When a manager runs a business, it is easy to determine outputs and outcomes: the overriding goal is to create revenue possible while simultaneously maximizing profit. Every employee plays a role in helping the company produce and sell more of its product or service more efficiently. Managers work to structure the organization in such a way as to keep operating costs low so that profits can be maximized. Whether or not a company does so is easy to see as the information is freely available and open to little interpretation. Either the company has been profitable and well-run or it has not. In Wilson’s parlance, there is no ambiguity in terms of outputs and outcomes. But in a government agency, the ambiguity in deciding what an organization’s critical tasks should be and whether or not the outputs and outcomes are helping in the ongoing completion of that task results in a set of constraints under which that organization must operate.
It is these constraints that make up the final piece of the puzzle. Every member of an organization from the street-level bureaucrat up to the cabinet-level secretary responsible for an agency operates under a large number of constraints unheard of in the business world. We already saw first hand the different political constraints that an agency manager must work under. But there are so many more that we haven’t yet covered.
The first example that comes to mind is a manager’s relative inability to fire troublesome employees. Federal laws and rules relating to the rights of federal workers make it extremely difficult to fire a federal employee. Often it is cheaper to simply deal with their inefficient work or bad behavior rather than go through the procedural and legal rigamarole of firing someone. Many agencies also must follow strict rules about who they hire as well, further reducing efficiency.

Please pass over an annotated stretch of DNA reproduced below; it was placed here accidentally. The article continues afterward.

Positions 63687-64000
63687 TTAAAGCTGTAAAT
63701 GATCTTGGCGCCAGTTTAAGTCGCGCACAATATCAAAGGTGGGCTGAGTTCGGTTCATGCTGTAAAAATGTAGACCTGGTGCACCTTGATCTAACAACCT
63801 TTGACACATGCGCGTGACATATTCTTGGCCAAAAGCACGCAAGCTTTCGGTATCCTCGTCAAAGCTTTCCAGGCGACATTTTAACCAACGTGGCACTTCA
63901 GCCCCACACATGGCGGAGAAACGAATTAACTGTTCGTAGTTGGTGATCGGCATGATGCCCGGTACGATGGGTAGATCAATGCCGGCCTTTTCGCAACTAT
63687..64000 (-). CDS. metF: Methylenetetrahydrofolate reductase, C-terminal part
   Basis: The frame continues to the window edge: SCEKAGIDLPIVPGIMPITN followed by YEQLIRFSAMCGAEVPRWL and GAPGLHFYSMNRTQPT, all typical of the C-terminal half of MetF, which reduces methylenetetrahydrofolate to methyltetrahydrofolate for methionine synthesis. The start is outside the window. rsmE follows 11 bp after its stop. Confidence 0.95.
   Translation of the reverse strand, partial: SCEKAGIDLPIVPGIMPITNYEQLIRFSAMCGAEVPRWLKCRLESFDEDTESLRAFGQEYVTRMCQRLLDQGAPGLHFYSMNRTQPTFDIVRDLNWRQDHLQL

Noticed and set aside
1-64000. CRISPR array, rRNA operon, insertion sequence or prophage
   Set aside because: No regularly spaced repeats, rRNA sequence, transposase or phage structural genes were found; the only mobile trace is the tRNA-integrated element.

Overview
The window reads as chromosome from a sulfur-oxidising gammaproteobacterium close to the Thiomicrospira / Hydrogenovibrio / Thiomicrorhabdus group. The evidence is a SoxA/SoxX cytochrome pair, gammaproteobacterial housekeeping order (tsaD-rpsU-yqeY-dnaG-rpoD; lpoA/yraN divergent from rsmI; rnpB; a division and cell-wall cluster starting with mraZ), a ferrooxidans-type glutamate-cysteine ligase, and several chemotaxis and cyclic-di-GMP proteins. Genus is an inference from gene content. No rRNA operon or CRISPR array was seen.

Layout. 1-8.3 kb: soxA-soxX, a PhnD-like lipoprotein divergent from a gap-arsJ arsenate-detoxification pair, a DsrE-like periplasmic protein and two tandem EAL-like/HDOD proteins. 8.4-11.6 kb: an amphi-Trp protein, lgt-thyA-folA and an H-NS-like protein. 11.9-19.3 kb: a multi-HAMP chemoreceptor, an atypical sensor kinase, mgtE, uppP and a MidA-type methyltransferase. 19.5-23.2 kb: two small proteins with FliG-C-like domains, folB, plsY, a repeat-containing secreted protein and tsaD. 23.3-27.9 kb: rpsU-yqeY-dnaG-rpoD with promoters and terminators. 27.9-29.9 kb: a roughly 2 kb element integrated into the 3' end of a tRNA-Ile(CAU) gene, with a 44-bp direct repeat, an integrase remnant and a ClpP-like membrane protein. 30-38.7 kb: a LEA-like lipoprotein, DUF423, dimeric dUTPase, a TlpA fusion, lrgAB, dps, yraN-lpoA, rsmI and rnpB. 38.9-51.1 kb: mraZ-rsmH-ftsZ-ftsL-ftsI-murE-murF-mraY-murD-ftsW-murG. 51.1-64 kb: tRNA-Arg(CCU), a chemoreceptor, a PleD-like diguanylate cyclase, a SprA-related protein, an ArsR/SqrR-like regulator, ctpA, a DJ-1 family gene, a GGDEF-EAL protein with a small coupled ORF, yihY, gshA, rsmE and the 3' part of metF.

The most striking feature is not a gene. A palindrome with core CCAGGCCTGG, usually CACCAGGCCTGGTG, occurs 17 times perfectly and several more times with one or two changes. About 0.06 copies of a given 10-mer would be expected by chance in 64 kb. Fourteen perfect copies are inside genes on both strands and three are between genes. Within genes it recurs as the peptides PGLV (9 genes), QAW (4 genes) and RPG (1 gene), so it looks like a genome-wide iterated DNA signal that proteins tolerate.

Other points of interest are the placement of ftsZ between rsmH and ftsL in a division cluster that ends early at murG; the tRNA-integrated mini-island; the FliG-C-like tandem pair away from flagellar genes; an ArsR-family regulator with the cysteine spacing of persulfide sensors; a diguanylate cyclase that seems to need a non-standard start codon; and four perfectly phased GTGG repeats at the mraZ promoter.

Agencies also must deal with constant second guessing and micromanagement by Congress, the executive branch, outside organizations, think tanks, and powerful businesses that are affected by their work. Thus, there is a tendency to focus on following the resultant set of procedures rather than focus solely on results. This way, when problems arise or mistakes occur, blame can immediately be placed and a scapegoat can be found. Sometimes the nature of an organization’s work dictates that it cannot be micromanaged by the powers that be (think police work). But even these types of organizations face micromanagement and second guessing as the recent spate of outrage over police violence shows.